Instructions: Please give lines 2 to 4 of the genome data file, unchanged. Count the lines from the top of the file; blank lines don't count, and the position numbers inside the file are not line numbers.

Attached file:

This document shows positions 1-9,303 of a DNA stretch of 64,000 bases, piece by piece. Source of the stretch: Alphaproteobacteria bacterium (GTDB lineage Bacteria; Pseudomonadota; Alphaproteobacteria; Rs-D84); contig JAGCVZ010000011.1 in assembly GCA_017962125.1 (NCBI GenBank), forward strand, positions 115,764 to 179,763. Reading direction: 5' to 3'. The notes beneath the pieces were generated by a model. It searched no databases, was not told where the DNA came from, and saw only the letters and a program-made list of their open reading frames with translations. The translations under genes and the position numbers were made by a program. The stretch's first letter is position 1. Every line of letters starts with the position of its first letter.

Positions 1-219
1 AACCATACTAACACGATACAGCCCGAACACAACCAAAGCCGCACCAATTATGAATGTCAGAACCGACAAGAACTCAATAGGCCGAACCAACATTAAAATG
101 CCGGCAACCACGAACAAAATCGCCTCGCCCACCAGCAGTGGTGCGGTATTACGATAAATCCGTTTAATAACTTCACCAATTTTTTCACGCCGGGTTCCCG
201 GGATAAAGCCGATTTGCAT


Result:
Positions 1-219
1 AACCATACTAACACGATACAGCCCGAACACAACCAAAGCCGCACCAATTATGAATGTCAGAACCGACAAGAACTCAATAGGCCGAACCAACATTAAAATG
101 CCGGCAACCACGAACAAAATCGCCTCGCCCACCAGCAGTGGTGCGGTATTACGATAAATCCGTTTAATAACTTCACCAATTTTTTCACGCCGGGTTCCCG